I was trying to disguise this from my loved ones, but who was I trying to fool? Every day I would lie and say that everything was fine, and that I was worn out by work, or hadn’t shrugged off a nasty flu virus. Instinctively the misty eyes that would look back at me knew that it wasn’t true, but desperately hoped that it was. After-all if you don’t have hope what’s left?

I was living on borrowed time as I knew that the endless churning of concerns over and over, and round and round in my head never produced a resolution, but were slowly consuming me from the inside out. They were eating me up, hollowing me out and breaking me down. Even when I wasn’t consciously aware of them, they were consuming me subconsciously. No one was aware of how truly awful I was feeling, or my increasing sense of desperation, as I considered exit strategies – I’m ashamed to say rope, blades, pills were my ‘top three’.

It takes someone extraordinary to convey how they really feel in such circumstances.        I tried but failed to do so. The balloon went up when I was discovered in the midst of an attempt to end it. Discovered, I broke down, and was forced to seek help. It took years to fully ‘recover’. Ten years (plus) on, I still regard myself in recovery and do everything possible to stay well. Now it’s potentially in serious jeopardy.

I’ve discovered that my sensitivity to noise has heightened since my last breakdown, and that I find extraneous noise, which I can’t control, at times, very disturbing. I’m struggling with this and have bared my soul on public platforms, including the House of Commons, and BBC radio.

I know (and accept) that not everyone feels, or are affected the same. But the existing statutory (noise) nuisance framework has at least one significant omission, and consequently although one may/could be severely affected by aircraft noise, one has no remedy, or possibility of relief.

In the case of individuals who have wrestled with severe mental illness and are ‘recovering’ – and they’re out there – this is blatantly wrong. In fact, it’s more than wrong. It is an area I have campaigned on, resonating with many decent people, who recognise the injustice and yawning policy gap. It is, though, an area where officialdom continues to fail.

I want to continue my recovery, to have hope, and to feel safe in my home. However, I am genuinely no longer sure that anyone really cares about this issue among the Mental/ Public Health fraternity or political parties, or is prepared to do anything transformative about it (forget gimmicks). Although I have generated a range of practical ideas and viable approaches for officials of all hues to consider, such as special measures for noise ‘hot spots’, they have all fallen on stony ground, and disappeared into the existing vacuum.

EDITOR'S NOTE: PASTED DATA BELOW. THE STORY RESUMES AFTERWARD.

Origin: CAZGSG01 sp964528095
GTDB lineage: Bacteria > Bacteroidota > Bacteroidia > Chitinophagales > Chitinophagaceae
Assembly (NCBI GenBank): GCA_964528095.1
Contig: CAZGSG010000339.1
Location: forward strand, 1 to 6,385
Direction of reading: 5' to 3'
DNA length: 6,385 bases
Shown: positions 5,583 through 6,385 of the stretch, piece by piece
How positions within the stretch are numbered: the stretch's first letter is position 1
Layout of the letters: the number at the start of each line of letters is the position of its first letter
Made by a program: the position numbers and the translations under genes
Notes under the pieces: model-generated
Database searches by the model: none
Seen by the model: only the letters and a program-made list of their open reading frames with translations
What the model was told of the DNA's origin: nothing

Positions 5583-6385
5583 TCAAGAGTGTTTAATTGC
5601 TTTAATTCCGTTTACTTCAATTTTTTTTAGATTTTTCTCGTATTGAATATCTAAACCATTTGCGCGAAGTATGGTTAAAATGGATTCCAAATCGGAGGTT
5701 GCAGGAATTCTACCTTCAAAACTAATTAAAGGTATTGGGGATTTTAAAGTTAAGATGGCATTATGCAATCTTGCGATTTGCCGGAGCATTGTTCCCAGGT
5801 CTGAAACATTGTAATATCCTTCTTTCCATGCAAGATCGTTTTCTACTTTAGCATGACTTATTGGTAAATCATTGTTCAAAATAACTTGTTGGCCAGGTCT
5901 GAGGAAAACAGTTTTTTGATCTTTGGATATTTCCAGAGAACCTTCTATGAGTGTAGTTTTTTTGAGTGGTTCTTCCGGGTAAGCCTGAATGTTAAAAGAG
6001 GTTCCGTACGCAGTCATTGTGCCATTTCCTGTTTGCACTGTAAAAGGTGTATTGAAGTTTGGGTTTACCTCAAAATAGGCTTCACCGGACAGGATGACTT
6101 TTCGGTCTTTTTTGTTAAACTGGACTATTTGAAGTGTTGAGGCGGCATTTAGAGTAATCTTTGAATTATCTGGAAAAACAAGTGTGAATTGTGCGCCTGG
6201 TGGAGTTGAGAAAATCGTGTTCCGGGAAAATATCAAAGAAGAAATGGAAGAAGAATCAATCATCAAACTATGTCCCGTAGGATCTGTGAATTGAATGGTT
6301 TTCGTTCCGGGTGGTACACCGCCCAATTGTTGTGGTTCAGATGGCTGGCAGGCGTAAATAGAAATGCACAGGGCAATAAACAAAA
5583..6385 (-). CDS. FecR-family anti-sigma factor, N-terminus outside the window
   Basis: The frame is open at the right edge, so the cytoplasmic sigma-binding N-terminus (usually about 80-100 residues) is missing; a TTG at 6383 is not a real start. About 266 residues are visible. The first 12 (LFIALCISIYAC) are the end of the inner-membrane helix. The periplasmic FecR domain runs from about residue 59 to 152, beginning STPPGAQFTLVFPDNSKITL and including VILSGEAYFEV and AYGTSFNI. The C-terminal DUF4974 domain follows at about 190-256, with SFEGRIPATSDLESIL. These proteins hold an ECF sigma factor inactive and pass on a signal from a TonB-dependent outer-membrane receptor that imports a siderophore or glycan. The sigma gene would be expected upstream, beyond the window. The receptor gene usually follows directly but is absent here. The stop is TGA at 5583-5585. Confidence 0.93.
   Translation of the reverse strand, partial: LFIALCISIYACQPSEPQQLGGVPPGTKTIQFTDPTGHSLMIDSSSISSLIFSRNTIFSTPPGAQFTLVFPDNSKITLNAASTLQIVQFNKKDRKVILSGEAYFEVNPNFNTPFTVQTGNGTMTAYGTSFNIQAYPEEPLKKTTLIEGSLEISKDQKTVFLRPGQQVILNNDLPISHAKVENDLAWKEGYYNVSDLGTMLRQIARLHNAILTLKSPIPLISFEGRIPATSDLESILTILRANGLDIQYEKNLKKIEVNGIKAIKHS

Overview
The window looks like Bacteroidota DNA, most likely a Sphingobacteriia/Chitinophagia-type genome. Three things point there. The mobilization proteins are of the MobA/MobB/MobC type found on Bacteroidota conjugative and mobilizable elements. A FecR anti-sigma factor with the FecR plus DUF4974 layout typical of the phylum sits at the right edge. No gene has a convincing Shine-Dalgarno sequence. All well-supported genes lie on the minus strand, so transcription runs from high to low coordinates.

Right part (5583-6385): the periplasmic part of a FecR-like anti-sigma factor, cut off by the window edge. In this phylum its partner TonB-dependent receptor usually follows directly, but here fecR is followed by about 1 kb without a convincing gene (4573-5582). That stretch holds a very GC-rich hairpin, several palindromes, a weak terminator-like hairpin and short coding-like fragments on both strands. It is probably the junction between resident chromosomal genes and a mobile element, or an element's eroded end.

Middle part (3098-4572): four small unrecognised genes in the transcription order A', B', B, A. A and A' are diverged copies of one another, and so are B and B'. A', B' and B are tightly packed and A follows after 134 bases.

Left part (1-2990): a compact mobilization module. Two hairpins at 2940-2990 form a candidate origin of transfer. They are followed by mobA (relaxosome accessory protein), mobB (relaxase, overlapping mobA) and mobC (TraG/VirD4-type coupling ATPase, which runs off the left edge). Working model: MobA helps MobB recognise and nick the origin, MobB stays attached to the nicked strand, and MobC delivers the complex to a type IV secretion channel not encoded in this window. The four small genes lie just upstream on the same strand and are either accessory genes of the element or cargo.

I don’t want to crumble, because ……. well, I can’t bear to write it. Let’s therefore put it another way – I don’t want to be remembered for an epitaph which reads “Well, at least he tried” – try telling that to those left behind.


6 thoughts on “No Going Back

  1. I don’t know you but I have some empathy with you, I’m currently off work due to depression and anxiety. This is the third time I’ve had to take time off work due to ever increasing episodes of darkness.

    Like you, I have contemplated the unthinkable and have made various attempts, unsuccessfully in varying degrees.

    Without my wife by my side, I very much doubt you’d be reading this, she has been the stabilising influence in my world right now.

    I have no idea why I responded to your post, perhaps your issues with noise resonated, I used to listen to pretty raucous music played loud, I can’t bear it now.

    Anyway, keep on keeping on, I intend to despite my struggles

    Liked by 1 person